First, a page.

Speakers at a webinar have said most women feel insecure about filing a complaint for harassment to the police.
The victims think that there is no solution with the filing of complaints to the police; rather, it leads to further problems, they said, citing data from studies conducted at various times.
They were addressing a webinar titled "Towards Creating a Future without Violence" organised by ActionAid Bangladesh on Tuesday.
Through this programme, ActionAid Bangladesh inaugurated the 16-day Women's Violence Prevention Week 2020.
Most of women think it is unsafe for a woman victim to file a complaint as she will be implicated as the culprit instead of the real one, speakers also said.
According to another survey, two out of every three cases of violence against women are domestic violence.
At the webinar, two women shared bitter experiences of torture they faced in their lives.
Farida Parveen, from Netrokona, said she had sought help from the police about torture on her.
But the police asked for money from her for filing the case, she alleged.
Another woman from Dhaka's Kalyanpur slum said women who have been abused are now reluctant to file a complaint to the police.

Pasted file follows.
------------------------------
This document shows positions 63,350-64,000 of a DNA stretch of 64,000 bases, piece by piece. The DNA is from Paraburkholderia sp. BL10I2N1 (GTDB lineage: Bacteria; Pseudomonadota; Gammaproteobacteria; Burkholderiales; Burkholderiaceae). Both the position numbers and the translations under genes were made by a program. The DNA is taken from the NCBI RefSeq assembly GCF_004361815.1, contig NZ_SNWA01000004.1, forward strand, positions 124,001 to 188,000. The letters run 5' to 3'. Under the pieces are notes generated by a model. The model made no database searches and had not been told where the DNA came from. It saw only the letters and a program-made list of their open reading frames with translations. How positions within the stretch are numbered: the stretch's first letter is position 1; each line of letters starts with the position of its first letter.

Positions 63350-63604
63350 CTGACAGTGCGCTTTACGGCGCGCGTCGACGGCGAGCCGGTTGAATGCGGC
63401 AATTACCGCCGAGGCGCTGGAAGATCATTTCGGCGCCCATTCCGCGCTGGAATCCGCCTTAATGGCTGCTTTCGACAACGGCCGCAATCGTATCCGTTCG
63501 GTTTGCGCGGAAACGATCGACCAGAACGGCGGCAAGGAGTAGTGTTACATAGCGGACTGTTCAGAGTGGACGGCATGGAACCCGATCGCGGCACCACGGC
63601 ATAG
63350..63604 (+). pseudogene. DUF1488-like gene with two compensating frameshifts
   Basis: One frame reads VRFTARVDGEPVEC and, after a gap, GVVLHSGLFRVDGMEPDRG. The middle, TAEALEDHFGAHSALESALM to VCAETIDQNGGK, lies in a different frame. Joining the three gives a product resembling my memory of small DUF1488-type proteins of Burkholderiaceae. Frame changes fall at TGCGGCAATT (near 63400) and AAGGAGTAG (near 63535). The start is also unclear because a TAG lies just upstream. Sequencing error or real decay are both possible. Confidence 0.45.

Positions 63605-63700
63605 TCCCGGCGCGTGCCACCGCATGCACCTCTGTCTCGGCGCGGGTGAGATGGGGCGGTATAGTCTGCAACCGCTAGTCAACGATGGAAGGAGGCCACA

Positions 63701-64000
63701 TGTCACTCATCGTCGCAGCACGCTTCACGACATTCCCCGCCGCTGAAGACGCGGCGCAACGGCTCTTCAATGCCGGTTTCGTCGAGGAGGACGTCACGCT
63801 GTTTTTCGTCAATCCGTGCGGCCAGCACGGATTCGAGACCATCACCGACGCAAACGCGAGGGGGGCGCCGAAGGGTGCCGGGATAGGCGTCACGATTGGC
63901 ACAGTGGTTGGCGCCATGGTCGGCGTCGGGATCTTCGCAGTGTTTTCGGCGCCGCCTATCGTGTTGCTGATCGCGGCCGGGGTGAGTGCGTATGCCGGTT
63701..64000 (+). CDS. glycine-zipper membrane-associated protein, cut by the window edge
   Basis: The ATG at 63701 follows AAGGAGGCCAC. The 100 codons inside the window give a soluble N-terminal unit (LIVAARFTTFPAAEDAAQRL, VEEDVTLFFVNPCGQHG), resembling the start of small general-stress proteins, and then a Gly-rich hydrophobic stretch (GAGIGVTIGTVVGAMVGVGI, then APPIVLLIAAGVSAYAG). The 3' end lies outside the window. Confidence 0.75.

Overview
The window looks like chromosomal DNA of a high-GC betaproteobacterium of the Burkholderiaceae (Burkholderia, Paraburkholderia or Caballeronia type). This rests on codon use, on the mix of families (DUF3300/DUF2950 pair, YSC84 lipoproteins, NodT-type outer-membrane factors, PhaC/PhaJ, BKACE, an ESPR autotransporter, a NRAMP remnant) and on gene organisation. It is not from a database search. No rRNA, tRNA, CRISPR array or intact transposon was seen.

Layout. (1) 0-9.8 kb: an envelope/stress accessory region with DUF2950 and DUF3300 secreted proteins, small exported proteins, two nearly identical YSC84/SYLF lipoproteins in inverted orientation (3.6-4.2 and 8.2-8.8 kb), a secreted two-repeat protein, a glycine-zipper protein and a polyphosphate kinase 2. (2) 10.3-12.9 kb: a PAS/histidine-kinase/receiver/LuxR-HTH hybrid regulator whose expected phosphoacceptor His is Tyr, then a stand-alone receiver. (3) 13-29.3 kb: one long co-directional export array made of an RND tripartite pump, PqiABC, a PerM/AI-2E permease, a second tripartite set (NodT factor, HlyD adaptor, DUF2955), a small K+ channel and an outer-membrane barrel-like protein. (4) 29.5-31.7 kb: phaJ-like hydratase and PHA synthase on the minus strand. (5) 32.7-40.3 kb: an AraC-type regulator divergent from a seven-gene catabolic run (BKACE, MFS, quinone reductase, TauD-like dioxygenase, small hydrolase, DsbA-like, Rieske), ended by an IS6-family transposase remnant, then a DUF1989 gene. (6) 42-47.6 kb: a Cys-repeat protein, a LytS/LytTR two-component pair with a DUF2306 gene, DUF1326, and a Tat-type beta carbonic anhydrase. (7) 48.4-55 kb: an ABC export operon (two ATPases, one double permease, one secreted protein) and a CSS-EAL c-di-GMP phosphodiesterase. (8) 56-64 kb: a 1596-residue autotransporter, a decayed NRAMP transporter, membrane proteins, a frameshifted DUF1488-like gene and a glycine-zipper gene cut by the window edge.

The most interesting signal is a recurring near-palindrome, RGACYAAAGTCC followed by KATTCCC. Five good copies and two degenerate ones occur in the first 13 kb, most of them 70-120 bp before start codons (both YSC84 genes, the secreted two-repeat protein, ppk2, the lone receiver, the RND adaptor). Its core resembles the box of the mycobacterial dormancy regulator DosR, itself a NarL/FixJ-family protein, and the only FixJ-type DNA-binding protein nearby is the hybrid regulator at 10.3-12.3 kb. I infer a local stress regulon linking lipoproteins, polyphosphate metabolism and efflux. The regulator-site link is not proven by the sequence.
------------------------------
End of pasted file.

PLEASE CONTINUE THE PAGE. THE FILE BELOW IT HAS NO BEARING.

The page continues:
Khushi Kabir, coordinator of Nijera Kari, a non-government organisation, said the higher authorities of the police should take steps to identify those who are reluctant to take up cases of violence against women.
The laws to prevent violence against women must be properly enforced, she opined.
Sifat-e-Rabban, additional deputy commissioner (women support and investigation division) of the Dhaka Metropolitan Police, said, "We have the Women Victims Support Centre run by the Women Police where various types of assistance are provided to the victim women."
A hotline number has been launched to lodge complaints. A Facebook page called Police Cyber Support for Women has been opened to prevent harassment of girls in cyberspace, which is run by women police, she added.
Dhaka North City Corporation Mayor Atiqul Islam said, "We have formed a new committee on women and children to address the issue. We are also focusing on what else can be done for them and want everyone's cooperation to this end."
Farah Kabir, country director of ActionAid Bangladesh, said, "We want no more women to be abused."
She called upon all as well as the corporate sector to come forward to prevent violence against women.